A fun post. I don't think I would have enjoyed the video as much if I hadn't read it. Waits uses hands as a prop like nobody else.

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  4. You are very observant! Thanks for sharing!

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  5. Hard to hide when you are fidgety but how about putting them in one's pockets ~

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  6. They did make smoking seem so sexy but I can remember the first time I really kissed a smoker and, as a non-smoker, about gagged

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  7. I always look at people's hands when watching them...Interesting observations. Do you do anything differently with your hands now?

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  8. All time they want to sell us something..cigarettes ,cellphones ,yes ,you name it..and always With a pretty girl og a handsome man showing it

    Besides that..I loooove old Movies and stars..Think they really had a class you dont find today..and Bettie Davies along With Ava Gardner ,Laureen Bacall ,Ingrid Bergman and many many more(they are such beauties I should like to blog about some of them in a time)Nice post once again Cuban!

    Have a sweet sunday!

    Greetings from Norway

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  9. Peoples hands fascinate, I like to watch a twitching pair. Can't say I like them when holding cigarettes but I agree Bette had it down to a fine art, as well as her acting.

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  10. Quire a hands on approach today, had to at my bay. I watch where hands go once in a while.

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  11. Occasionally in a social situation, if I am not very interested in what is going on, I start thinking about how everyone is standing, including myself. And at that point I also run into the problem of what to do with your hands. When you're not thinking about them they seem to hang quite naturally, but ... !!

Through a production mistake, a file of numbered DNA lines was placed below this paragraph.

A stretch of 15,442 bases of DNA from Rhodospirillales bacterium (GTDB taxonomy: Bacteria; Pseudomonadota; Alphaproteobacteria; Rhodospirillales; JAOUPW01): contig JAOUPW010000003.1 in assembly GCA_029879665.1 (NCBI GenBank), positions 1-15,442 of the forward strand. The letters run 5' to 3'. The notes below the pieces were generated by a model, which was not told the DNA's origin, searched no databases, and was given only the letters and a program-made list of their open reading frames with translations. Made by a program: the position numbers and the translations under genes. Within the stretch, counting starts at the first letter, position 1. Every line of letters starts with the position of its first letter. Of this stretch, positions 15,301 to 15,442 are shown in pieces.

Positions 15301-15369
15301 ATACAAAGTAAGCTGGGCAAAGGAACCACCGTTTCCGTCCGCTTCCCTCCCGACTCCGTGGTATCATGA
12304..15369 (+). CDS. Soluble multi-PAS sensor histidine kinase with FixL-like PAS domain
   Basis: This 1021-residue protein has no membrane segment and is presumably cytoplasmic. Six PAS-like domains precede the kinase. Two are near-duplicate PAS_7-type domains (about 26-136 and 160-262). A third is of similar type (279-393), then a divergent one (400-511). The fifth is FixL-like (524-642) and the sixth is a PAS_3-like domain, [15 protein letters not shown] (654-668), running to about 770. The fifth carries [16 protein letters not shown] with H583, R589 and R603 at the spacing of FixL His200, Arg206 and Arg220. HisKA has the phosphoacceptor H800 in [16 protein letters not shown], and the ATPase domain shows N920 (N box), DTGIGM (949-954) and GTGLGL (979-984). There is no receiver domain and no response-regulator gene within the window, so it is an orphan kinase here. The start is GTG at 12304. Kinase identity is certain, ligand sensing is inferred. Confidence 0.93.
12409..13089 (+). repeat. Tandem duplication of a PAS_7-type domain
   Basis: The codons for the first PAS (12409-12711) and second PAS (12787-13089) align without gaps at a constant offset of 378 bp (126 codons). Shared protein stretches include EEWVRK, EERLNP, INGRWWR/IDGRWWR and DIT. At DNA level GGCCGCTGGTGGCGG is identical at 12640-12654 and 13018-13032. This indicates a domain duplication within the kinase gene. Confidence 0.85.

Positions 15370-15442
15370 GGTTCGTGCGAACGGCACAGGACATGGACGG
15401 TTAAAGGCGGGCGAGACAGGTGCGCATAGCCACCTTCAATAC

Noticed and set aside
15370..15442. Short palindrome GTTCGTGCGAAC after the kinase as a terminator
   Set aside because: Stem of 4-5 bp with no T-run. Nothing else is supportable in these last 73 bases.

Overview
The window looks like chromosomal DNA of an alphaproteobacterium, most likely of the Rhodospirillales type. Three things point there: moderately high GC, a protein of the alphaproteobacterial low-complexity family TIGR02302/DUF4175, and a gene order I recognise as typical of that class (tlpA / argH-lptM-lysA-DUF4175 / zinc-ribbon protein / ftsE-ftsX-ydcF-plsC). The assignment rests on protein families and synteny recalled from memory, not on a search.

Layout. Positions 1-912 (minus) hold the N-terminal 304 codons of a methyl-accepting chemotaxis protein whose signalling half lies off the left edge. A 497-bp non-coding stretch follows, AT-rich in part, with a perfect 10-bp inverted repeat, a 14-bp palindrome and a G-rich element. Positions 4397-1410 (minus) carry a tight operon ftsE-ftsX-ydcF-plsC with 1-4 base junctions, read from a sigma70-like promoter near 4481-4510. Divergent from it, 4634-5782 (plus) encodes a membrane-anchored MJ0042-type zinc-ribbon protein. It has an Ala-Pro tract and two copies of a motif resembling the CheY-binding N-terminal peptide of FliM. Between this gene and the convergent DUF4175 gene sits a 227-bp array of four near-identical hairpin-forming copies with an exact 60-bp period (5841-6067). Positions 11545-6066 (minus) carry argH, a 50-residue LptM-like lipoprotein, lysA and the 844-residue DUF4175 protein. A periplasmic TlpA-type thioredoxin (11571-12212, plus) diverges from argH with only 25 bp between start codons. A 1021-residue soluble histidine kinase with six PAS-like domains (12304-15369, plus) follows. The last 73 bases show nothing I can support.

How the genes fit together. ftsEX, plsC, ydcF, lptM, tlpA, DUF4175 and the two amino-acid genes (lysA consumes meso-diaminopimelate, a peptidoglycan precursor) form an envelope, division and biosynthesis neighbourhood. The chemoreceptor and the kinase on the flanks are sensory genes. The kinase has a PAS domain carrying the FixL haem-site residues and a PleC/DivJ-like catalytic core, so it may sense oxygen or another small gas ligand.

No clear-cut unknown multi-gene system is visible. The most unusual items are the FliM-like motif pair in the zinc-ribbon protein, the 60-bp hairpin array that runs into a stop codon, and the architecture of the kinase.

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  12. I love looking at people's hands. With so many people botoxing there are too many faces that seem wiped of all stories. But hands - thankfully they still give away our age, and some of the ways we've spent our years.

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  13. I have seen many actors who over-use their hands. It takes away from the performance. Hands and eyes can be the difference between good and great.

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  14. En las películas antiguas el cigarrillo hacía parte de ellas cosa que ahora es bien el móvil y menos toxico.
    Un feliz domingo

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  15. strange. I was looking at her lashes, not the cig. :)

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  16. I have to hand it to you--very nice post. Now you've got me wondering what the heck Shakespeare had in his hands.

    Being half-Italian I do so much of my speaking with my hands. I never noticed this until I did a video interview for a news web site. Even I was amazed at the way my hands traveled all over the place.

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  17. I was looking at her eyes, and not her hands.

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  18. Hi ACIL - so true ... I can't believe everyone (nearly and not me!) wanders around with a phone in their hand ... and yes that fag. Bette Davis was/is an incredible actress .. that video shows here at her best in so many ways - the way she blows the smoke into her partner's face, her eyes are so expressive too ... that languidness. It's interesting how people get nervous as they stand around ... and I do too, but not with a fag, phone or drink in my hand! Cheers Hilary

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  19. I often don't know what to do with my hands and often feel I wave them round too much, specially when teaching or reading poetry in front of an audience. The habit is worse when I speak Italian!

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  20. Hands tell stories...hidden ones. And hers tell some.